Horses can make for a very interesting topic for a story. Many people are fascinated with these beautiful and expressive animals and many authors have chosen them as a subject for their works — “Black Beauty” is a good example. Even for those who know little about these amazing creatures, horse stories are very exciting and fun to write.
- Learn about horses. If someone who knows a lot about horses reads your story, you want them to get the sense that you know what you’re talking about. Read up on horses online and at your local library. If you can, spend some time observing real horses and interacting with them. If you can’t get to a place with live horses, watch videos with horses to get a sense of how they move and behave. You should know some horse words such as hand, furlong, martingale, etc, and something about horse colors and breeds.
- Choose the horses for your story and their personalities. The names can say something about the horse’s character. For example, a horse named “Flame” might be wild and rebellious, maybe a stallion, and likely bay or chestnut colored. Think about why the horses in your story act the way they do. What were they like when they were young? Who were their parents? How do they act around people? Around other horses? How do people or other horses perceive them? Try to have horses in your story with a variety of different personalities. No one wants to read about a bunch of horses who all act the same. Try to make your horses stand out from the “herd”.
- Choose your human characters. While humans are not always essential in a story about horses, they are frequently present. They should be just as fully developed as characters as the horses are. Since your story is going to focus on horses, think about how your human characters react to them. Does the person have a favorite horse? A least favorite horse? Is she an experienced rider or a novice? Did she grow up around horses or did she live in the city until now?
- Pick a setting for your story. Obviously, your setting will be determined by the kind of story you write. It can be a stable, a farm, a riding school, the wild plains, a secluded wilderness island, or just about anywhere you might find horses. Get as specific as you can. What other animals live on the farm? Cows? Pigs? Emus? How many horses are at the riding school and how many people attend it? Does your setting have secluded trails through the woods or wide open space as far as the eye can see?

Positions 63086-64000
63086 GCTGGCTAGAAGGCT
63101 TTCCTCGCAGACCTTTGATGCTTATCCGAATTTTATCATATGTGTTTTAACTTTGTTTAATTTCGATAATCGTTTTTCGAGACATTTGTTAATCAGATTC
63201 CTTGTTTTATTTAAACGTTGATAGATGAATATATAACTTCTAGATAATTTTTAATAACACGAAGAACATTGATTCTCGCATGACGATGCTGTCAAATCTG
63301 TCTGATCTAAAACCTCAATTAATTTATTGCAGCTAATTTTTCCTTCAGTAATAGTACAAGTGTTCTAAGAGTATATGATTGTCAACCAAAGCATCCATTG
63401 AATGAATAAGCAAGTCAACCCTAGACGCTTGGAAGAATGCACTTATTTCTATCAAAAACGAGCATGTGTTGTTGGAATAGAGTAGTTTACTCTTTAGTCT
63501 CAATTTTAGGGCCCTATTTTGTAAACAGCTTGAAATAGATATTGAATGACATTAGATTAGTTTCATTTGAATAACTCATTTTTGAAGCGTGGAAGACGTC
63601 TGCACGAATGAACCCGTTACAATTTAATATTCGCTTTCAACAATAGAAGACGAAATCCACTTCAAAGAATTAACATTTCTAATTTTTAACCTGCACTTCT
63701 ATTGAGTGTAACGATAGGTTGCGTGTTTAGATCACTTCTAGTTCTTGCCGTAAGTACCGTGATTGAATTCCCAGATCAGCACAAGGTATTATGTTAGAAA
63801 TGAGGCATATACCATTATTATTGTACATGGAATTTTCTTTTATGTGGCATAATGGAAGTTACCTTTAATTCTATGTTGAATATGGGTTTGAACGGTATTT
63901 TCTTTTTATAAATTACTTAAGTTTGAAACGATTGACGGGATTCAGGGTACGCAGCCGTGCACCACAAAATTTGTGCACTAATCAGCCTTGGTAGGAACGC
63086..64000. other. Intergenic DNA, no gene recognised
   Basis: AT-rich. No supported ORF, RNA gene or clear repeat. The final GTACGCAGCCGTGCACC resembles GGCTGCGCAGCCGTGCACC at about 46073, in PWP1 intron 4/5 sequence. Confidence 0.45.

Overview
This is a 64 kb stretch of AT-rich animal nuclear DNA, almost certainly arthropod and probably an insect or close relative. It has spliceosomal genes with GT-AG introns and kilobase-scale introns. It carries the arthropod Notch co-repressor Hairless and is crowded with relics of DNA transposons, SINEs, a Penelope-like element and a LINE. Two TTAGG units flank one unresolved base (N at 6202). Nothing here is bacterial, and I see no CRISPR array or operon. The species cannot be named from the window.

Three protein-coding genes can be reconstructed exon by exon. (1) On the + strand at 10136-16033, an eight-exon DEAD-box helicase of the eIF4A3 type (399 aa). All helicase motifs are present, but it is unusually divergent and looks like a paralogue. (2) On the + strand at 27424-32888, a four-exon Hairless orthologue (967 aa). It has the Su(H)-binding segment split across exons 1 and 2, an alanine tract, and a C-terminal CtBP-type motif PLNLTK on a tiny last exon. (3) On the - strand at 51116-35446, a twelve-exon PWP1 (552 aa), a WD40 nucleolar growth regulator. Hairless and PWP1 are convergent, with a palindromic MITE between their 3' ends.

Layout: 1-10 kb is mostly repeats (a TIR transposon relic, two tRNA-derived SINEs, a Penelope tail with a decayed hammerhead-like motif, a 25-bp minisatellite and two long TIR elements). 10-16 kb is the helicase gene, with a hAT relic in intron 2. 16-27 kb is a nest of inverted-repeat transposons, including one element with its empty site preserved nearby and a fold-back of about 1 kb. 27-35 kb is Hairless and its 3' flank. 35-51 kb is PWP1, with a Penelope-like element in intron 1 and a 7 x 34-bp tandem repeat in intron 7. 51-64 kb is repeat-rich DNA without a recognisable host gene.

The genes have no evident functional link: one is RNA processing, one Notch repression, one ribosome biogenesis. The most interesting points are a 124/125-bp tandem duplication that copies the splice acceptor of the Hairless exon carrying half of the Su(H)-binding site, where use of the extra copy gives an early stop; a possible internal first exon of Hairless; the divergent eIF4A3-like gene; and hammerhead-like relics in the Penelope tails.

- Do some pre-writing. List the characters, both horse and human, as well as the setting, and some specific details about them. For example:
Hudson (horse): Clydesdale, bay, old, smart
Danielle (girl): 14 years old, blond hair, owner of Hudson
Start to think about how the different characters may react to each other and what conflicts might emerge. You may also want to draw pictures to help you visualize the story.
- Think about the main conflict in your story. Some possible conflicts include:
An orphaned foal struggles to survive in the wild.
A band of wild horses are brought to live on a farm.
A horse is purchased by a cruel owner.
An old horse and a young rider must learn to work together.
A group of people acquire a wild horse and try to tame it.
- Decide on events for your story. The events should relate to the main conflict in your story. For example, if we have a story about wild horses coming to live on a farm, some events that could happen are:
A headstrong mare gets loose and runs away.
The foals like the humans, but worry about losing the respect of the lead stallion.
The humans try to ride one of the horses for the first time.
The horses confront the emus over their grain greediness.
One of the horses is ill and the humans must nurse him back to health.
- List some events and put them in order. Write some notes about each one you will include.
- Write a rough draft. Keep in mind that you are still in the planning stage, and this is not the final copy. Don’t worry about spelling and punctuation yet.
- Edit the rough draft with a pen or pencil. Correct spelling, punctuation, grammar, and any other errors you made. it may help to use a bright color so you can see what you changed.
- Complete the final copy. You may wish to type it, or you can simply write the story on paper.